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Quarterly citrus insect and mite outlook.
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Permanent Link: http://ufdc.ufl.edu/UF00066151/00021
 Material Information
Title: Quarterly citrus insect and mite outlook.
Physical Description: Serial
Creation Date: July 1971
 Subjects
Genre: serial   ( sobekcm )
 Record Information
Source Institution: University of Florida
Holding Location: University of Florida
Rights Management: All rights reserved by the source institution and holding location.
System ID: UF00066151:00021

Full Text

AREC-LA Mimeo
S~ /' AGRICULTURAL RESEARCH AND EDUCATION CENTER Series 71-43
S7- LAKE ALFRED, FLORIDA

QUARTERLY CITRUS INSECT AND MITE OUTLOOK

CAUTIONARY NOTE: This Outlook is based on the assumption that weather beyond the
period of the current U.S. Weather Bureau 30-day Outlook will be normal. Therefore,
the forecasts given below cannot be viewed with the same degree of confidence as those
in the "Insect and Disease Summary" usually released twice each month by this Center.
Each pest has more or less regular periods of increase and decrease throughout the
year. Weather conditions (temperature, rain, humidity) may affect populations directly,
or indirectly through effects on predators, parasites and tree growth. Departures from
the average population level may be caused by conditions that occurred months before.
Other fluctuations may reflect recent weather changes. The latter influences can be
forecast only to the extent that weather forecasts are available.

RECENT SITUATION JULY THROUGH SEPTEMBER 1971
Rust mite continued to be the major pest problem throughout the citrus belt.
Population increased to very high level in July and remained high and above normal
abundance despite a decrease in August and September. At the end of July 48% of groves,
not sprayed within the prior 30 days, harbored heavy infestations.
Texas citrus mite attained the summer peak early in July. It was above normal and
at a high level until mid-July then decreased rapidly to very low level by September.
In July, 42% of groves harbored heavy infestations. Citrus red mite entered July above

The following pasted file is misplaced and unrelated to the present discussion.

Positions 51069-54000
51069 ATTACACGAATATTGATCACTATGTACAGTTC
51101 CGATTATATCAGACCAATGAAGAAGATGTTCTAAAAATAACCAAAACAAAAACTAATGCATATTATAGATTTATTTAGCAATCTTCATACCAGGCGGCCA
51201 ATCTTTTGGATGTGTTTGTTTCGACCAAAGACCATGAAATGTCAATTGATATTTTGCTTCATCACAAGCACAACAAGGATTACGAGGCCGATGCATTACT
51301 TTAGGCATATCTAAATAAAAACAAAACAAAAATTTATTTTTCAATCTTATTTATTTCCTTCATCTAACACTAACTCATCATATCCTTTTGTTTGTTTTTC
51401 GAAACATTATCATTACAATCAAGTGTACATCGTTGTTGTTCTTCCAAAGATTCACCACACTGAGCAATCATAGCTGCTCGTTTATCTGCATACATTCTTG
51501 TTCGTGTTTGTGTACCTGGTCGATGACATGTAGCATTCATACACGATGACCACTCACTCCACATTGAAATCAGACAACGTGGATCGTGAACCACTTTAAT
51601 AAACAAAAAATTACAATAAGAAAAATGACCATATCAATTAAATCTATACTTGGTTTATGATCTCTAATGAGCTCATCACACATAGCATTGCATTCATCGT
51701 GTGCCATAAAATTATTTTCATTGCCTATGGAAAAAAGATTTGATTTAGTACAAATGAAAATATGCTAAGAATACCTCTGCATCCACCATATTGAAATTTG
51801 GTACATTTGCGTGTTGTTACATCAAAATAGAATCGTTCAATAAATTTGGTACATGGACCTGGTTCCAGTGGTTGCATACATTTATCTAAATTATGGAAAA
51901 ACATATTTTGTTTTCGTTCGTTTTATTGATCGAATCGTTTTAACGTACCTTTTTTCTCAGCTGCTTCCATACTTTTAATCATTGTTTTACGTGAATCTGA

normal abundance. At that time 31% of groves were heavily infested. Decrease throughout
July and August resulted in only 3% heavy infestations by September and a normally low
population.
Glover scale was the most numerous of the scale insects. It was near normal
abundance but remained in the high range only in early July, then decreased. Purple
scale was in a majority of groves as light infestations. Snow scale infestations
occurred in 28% of groves, with heavy infestations in 4%. Population at mid-September
was higher than in any prior month.
Black scale was in the high range most of the period but not high enough to be of
much importance. It was below normal in July and August and above normal in September
due to a retarded cycle of development.
Yellow scale, chaff scale and mealybug were at low level and below normal abundance
in July; then decreased to very low level through September.
Whitefly populations were slightly above normal July through September, and were
in the high range at the end of the period. Aphids were unusually abundant July through
September due to erratic flushes of new foliage growth. Infestations were widely
scattered and not of much importance.
Rainfall was normal only in the last week of July and the first 3 weeks of August.
Early July and the last half of September were very dry.

GENERAL FORECAST OCTOBER THROUGH DECEMBER 1971
Rust Mite: Population will continue in the high range through December with about
22% of groves developing heavy infestations. Increase will occur through November with
gradual decrease expected thereafter.

Citrus red mite and Texas citrus mite will increase through December. Although
population generally is predicted to remain in the low range, rapid increases may be
expected in young groves and heavy infestations are likely in 6% of groves.

Whiteflies will continue to be abundant through October, then decrease to moderate
level.

Glover scale, purple scale, and yellow scale will slowly increase; however, none
are expected to occur in important numbers.

Black scale-pupumtartwTT il-cntinue to e above normal and at moderate level
through Novembe ; he4v[ ; lit 3 ~1Yill result this year. Snow scale will produce
crawlers until arlBa e temperatures slou their activity. Spread of infestation
to new areas is predicted due to crawlers being transported by picking crews.

Oi i i (


530 October 12 il 7A.SwUJniv. of Florida


W. A. Simanton